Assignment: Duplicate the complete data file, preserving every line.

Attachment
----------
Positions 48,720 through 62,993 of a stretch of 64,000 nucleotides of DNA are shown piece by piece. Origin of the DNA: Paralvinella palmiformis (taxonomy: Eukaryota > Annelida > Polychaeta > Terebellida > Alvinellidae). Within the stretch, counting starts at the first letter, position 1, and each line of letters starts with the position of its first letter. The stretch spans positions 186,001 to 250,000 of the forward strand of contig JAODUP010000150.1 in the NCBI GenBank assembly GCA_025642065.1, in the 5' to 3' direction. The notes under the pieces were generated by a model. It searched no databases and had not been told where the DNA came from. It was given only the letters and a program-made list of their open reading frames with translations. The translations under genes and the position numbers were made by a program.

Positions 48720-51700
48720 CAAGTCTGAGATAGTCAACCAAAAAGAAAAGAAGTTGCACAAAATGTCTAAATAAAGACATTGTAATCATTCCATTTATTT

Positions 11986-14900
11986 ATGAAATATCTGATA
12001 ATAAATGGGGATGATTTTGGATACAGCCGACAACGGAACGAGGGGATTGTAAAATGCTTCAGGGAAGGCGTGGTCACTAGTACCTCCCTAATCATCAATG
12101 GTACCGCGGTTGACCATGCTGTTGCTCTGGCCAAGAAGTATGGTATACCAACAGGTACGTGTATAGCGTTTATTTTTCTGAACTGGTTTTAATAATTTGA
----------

Positions 48,720 through 62,993 of a stretch of 64,000 nucleotides of DNA are shown piece by piece. Origin of the DNA: Paralvinella palmiformis (taxonomy: Eukaryota > Annelida > Polychaeta > Terebellida > Alvinellidae). Within the stretch, counting starts at the first letter, position 1, and each line of letters starts with the position of its first letter. The stretch spans positions 186,001 to 250,000 of the forward strand of contig JAODUP010000150.1 in the NCBI GenBank assembly GCA_025642065.1, in the 5' to 3' direction. The notes under the pieces were generated by a model. It searched no databases and had not been told where the DNA came from. It was given only the letters and a program-made list of their open reading frames with translations. The translations under genes and the position numbers were made by a program.

Positions 48720-51700
48720 CAAGTCTGAGATAGTCAACCAAAAAGAAAAGAAGTTGCACAAAATGTCTAAATAAAGACATTGTAATCATTCCATTTATTT

Positions 11986-14900
11986 ATGAAATATCTGATA
12001 ATAAATGGGGATGATTTTGGATACAGCCGACAACGGAACGAGGGGATTGTAAAATGCTTCAGGGAAGGCGTGGTCACTAGTACCTCCCTAATCATCAATG
12101 GTACCGCGGTTGACCATGCTGTTGCTCTGGCCAAGAAGTATGGTATACCAACAGGTACGTGTATAGCGTTTATTTTTCTGAACTGGTTTTAATAATTTGA